WHO Renames Monkeypox to mpox Amid Racism Concerns

WHO announced that 'mpox' is now the preferred name for monkeypox.

The World Health Organisation has changed the name of monkeypox to mpox, citing concerns that the original name of the decades-old animal disease could be interpreted as discriminatory and racist.

The UN health agency said in a statement on Monday that mpox was the new preferred name for monkeypox, saying both monkeypox and mpox would be used next year while the old name would be phased out.

The WHO said it was concerned by “racist and stigmatising language” that had emerged after monkeypox spread to more than 100 countries. It said many individuals and countries had asked the group “to come up with a way to change the name.”

In August, shortly after the United Nations agency declared the spread of monkeypox a global emergency, the World Health Organisation began consulting experts on renaming the disease.

To date, more than 80,000 cases have been detected in dozens of countries where smallpox-related illness has not been previously reported. Monkeypox, a disease thought to have originated in animals, was not known to cause large outbreaks outside central and west Africa until May.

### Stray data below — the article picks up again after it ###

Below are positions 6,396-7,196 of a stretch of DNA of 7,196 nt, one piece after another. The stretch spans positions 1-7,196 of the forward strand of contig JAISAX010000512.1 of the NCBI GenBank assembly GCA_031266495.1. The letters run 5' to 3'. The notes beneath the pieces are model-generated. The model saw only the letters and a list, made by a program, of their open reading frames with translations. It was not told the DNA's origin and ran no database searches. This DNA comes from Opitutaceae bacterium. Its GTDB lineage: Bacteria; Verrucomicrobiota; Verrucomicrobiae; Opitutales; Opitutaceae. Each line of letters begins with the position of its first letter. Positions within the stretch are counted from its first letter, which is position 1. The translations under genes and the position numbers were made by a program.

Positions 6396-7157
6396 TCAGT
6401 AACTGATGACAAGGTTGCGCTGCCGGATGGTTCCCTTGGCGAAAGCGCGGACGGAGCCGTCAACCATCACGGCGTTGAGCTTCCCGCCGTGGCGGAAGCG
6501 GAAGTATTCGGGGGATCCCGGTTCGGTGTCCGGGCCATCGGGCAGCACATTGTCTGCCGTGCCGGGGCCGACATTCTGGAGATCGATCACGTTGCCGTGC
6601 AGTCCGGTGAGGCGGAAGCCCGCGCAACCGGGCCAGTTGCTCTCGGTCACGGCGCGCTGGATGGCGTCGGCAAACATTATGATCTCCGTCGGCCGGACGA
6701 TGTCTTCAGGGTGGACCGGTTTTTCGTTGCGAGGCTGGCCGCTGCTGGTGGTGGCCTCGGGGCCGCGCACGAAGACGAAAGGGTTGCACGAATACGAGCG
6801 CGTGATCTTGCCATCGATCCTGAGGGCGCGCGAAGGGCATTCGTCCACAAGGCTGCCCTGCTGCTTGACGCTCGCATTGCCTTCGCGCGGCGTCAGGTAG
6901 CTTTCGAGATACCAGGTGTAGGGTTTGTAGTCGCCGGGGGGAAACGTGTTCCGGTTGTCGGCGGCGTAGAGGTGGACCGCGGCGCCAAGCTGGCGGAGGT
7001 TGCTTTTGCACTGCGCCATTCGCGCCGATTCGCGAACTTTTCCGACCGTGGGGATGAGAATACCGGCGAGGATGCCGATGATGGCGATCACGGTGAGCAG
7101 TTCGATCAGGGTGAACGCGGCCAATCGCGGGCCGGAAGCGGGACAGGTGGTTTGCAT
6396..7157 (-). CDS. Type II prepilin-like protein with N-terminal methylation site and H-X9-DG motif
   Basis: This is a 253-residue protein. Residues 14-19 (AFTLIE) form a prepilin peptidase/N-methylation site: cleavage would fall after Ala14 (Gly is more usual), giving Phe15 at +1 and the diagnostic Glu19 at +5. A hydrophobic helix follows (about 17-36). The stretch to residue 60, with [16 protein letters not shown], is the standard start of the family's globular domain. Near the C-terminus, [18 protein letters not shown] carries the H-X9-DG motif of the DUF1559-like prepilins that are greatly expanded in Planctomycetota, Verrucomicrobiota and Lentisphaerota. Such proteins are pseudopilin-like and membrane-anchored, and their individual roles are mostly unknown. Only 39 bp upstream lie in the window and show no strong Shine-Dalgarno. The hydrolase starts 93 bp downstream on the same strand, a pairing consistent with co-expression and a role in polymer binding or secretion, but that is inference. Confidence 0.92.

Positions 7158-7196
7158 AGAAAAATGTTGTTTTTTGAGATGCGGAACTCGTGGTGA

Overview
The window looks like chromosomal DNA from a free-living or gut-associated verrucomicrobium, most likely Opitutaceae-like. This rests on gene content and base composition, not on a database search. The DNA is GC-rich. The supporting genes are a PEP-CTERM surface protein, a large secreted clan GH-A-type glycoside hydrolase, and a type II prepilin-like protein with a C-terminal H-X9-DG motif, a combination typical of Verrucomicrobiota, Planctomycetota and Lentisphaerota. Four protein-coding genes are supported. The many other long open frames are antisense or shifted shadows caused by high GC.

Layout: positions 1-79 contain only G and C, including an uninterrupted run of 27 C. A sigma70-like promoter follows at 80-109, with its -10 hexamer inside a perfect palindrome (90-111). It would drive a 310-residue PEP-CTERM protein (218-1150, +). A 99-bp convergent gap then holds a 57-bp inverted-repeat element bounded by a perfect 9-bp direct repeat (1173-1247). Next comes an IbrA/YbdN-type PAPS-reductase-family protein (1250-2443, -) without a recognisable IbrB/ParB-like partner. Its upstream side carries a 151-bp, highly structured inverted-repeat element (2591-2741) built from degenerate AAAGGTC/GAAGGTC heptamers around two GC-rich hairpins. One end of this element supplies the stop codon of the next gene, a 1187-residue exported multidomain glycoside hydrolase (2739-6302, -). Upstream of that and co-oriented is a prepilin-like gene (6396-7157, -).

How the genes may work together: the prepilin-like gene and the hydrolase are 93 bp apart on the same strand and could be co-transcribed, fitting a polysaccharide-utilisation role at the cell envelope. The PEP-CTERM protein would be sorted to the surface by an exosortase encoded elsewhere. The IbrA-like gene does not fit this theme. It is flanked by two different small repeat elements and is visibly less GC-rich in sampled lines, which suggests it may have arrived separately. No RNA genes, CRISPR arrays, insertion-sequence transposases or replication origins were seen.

Outside Africa, almost all cases occur among gay, bisexual or other men who have sex with men. Scientists believe monkeypox sparked outbreaks in Western countries after it was sexually transmitted during two binges in Belgium and Spain. Vaccination efforts in rich countries and targeted control interventions have contained mainly the disease after it peaked in the summer.

In Africa, the disease mainly affects people who encounter infected animals, such as rodents and squirrels. Most monkeypox-related deaths occur in Africa, where few vaccines are available.

US health officials have warned that eradicating the disease may not be possible there, warning that it could pose a persistent threat primarily to gay and bisexual men for years to come.

Mpox was first named monkeypox in 1958 when research monkeys in Denmark were found to have a “pox-like” disease, although they were not thought to be the animal reservoir of the disease.

Although the WHO named many new diseases shortly after they emerged, including severe acute respiratory syndrome (SARS) and COVID-19, this appears to be the agency’s first attempt at renaming decades after the first disease.

Many other diseases, including Japanese encephalitis, German measles, Marburg virus and MERS, are named after geographic areas that may now be considered harmful. WHO has not recommended changing any of these names.

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